With a clear definition of a CPR tragedy, early researchers focused on explaining the conditions under which it was most likely to arise. It is noteworthy that not all resource management situations lead to a tragedy. Certain fundamental conditions must exist before a tragedy can emerge. The first condition involves the nature of the resource itself. One must distinguish between a freely available public good and a commons, or what has come to be called a common-pool resource (CPR). Public goods have the attribute of being nonconsumptive. One's use of a public crop forecast does not reduce the availability of that forecast to others. In fact, users of a public good care little about who else uses it. Likewise all users benefit from the maintenance of a public resource (e.g., weather forecasting computer, bridge) whether or not they help pay for the maintenance. Ostrom (1990) has contrasted these attributes of public goods to those of a CPR where the resource is subtractable (one's consumption deprives others of use) and able to be overused. Furthermore, the individuals who contribute to the maintenance of a CPR care enormously about who else is using it and how much they are consuming even if these others help maintain the resource.

Yet, not all use of subtractable resources will inevitably lead to catastrophe. The second fundamental condition focuses on access to the resource. A tragedy is more likely to emerge in a situation where restraining access to the resource is costly, impractical or impossible (Feeny et al., 1990). Hardin’s mistake in predicting the inevitable over-exploitation of a commons was based solely on consideration of open access situations. And, in fact, case studies document that tragedies do occur when an open-access system supplants a pre-existing successful CPR management system.

Thus a tragedy is not inevitable. However, it is more likely to occur if one is dealing with a CPR that is subtractable, able to be overused and, most importantly, experiencing unrestrained, open access.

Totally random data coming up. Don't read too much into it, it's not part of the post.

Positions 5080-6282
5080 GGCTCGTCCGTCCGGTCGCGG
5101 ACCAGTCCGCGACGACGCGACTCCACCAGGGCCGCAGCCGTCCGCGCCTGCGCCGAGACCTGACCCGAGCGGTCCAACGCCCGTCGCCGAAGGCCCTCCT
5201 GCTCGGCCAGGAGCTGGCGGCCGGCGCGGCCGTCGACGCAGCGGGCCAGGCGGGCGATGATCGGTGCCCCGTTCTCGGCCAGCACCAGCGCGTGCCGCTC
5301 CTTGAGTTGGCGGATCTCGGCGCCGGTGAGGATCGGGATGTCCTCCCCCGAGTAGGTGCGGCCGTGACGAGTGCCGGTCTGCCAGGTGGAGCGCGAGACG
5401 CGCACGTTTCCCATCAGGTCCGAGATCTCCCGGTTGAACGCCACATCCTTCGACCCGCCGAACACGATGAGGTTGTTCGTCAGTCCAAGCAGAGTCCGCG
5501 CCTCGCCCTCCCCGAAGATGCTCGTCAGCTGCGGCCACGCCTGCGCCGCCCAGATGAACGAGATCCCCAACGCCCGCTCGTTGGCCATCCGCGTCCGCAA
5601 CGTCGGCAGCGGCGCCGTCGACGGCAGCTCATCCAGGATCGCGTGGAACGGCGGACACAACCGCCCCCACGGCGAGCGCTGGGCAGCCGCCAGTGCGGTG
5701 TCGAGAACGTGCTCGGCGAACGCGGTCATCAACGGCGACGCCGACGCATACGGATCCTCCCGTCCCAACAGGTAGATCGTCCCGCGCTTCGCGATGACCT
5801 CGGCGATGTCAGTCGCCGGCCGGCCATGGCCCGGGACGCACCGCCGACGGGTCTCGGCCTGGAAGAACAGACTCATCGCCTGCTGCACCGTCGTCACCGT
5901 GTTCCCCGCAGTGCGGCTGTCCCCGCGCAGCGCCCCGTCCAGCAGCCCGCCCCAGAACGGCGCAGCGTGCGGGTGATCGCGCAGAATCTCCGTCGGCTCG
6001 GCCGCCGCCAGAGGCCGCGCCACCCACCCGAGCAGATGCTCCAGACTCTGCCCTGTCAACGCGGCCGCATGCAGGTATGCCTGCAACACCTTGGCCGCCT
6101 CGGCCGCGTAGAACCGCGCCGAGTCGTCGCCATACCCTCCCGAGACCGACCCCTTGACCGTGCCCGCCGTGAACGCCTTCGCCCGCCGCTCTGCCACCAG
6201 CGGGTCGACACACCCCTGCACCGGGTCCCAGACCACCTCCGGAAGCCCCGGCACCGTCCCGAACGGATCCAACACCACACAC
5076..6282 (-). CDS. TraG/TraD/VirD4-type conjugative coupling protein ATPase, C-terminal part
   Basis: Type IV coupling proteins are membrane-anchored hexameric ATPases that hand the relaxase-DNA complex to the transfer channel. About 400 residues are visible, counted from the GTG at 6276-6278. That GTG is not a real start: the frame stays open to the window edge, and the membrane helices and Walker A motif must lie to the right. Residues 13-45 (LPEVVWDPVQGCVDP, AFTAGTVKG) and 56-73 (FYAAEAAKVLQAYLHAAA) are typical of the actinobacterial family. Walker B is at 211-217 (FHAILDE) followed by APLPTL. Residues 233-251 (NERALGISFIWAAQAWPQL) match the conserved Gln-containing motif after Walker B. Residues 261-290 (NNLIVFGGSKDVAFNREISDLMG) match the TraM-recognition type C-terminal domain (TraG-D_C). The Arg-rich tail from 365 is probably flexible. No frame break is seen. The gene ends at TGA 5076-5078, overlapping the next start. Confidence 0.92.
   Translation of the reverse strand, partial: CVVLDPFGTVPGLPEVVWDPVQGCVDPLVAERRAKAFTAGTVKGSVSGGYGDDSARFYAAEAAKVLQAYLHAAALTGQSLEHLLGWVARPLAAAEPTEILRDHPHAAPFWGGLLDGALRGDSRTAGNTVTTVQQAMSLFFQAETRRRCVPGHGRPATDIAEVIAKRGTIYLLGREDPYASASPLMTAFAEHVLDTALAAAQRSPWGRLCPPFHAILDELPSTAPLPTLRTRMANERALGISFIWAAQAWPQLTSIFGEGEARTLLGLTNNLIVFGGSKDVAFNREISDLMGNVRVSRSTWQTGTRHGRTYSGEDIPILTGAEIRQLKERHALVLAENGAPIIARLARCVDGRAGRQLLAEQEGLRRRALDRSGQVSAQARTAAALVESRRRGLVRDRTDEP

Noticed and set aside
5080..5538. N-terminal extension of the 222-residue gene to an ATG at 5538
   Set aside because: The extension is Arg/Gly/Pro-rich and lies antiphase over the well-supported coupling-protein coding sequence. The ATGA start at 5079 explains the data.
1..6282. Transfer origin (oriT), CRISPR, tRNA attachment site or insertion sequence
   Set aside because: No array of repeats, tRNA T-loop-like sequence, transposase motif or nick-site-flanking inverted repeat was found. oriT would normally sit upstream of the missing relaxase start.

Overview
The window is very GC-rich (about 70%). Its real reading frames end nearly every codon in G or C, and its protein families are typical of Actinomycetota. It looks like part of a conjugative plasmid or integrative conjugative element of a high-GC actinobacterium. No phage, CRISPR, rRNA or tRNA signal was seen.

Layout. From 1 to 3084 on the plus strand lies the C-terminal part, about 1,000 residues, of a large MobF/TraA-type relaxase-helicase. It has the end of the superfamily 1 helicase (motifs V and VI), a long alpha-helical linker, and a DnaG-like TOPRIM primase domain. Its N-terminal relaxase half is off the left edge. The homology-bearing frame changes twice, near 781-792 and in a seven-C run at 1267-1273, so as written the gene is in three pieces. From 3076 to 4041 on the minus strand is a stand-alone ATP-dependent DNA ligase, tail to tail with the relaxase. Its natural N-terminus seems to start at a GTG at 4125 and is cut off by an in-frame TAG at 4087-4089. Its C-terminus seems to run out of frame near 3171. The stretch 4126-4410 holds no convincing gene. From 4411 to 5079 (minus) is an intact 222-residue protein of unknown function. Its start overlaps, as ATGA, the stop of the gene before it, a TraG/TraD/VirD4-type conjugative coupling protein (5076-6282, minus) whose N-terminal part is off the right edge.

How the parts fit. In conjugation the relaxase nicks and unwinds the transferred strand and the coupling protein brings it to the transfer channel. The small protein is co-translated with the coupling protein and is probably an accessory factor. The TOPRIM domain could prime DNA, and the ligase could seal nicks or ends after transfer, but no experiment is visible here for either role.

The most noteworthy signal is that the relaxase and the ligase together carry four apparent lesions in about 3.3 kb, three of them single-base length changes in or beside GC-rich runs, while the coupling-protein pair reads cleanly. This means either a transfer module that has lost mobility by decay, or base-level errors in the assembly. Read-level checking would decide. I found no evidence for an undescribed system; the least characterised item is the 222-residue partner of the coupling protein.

Unfortunately, knowing the conditions that lead to a tragedy does not insure that one can easily avoid it. Clearly, the nature of a resource is fixed. While one can limit withdrawal of resource units to a sustainable rate for renewables and a repairable rate for those that physically deteriorate, a subtractable resource cannot be made nonsubtractable. Furthermore, managing access involves the complex task of excluding others from using the resource. Thus averting a tragedy involves restraining both consumption and access. Such restraint poses a significant, but not intractable, behavioral challenge.

Slowly, the focus of social science research shifted from exploring the conditions under which a tragedy is more likely to occur, to understanding the conditions under which durable and resilient resource management emerges.

Restraint by coercion through outside agents

It was argued by Hardin and others that the most straightforward way to achieve restraint is through coercion, generally administered by outside agents. In its most extreme formulation this prescription involves the centralized authoritarian control of a resource (e.g., direct top-down management by a government agency). Another approach involves privatization of the commons which, while less severe, also involves external actors and the force of law to defend the rights of the private enterprise to manage the commons as it sees fit.

Following this prescription, governments have intervened to impose centralization or privatization on specific CPRs. Unfortunately, neither of these approaches is certain to prevent a tragedy. Privatization does not insure sustainability. There will always remains the temptation to exhaustively harvest a resource and bank the money obtained, particularly if the money grows faster than the resource. Furthermore, it is argued that centralized solutions that employ powerful coercion fail to reckon with the innate human phenomenon of reactance against compulsion (De Young and Kaplan, 2012, 1988). Forced involvement in compulsory systems without consent motivates people to want the forbidden and creatively resist the demanded. Another concern is the ability of centralized, authoritarian approaches to commit a large percentage of available resources to what is judged to be a vital project. While the urgency of certain CPR crises would seem to demand such a response, it entails considerable risk. There is the danger of making large scale resource allocation errors. In fact, the potential for grave errors may be a major risk of the authoritarian approach.

Self-organized management of CPRs

A considerable amount of interdisciplinary work has been produced examining CPR institutions (see Martin, 1992). The most exciting finding to arise is the capacity of the individuals involved in situations ripe for tragedy to have enough insight to coordinate their efforts and successfully manage a CPR without external intervention or support. Ostrom (1990) documents examples of self-organizing and self-governing commons systems that have worked well and endured for centuries, some under extreme environmental and social circumstances. These include grazing and forest institutions in Switzerland and Japan, and irrigation systems in Spain and the Philippines.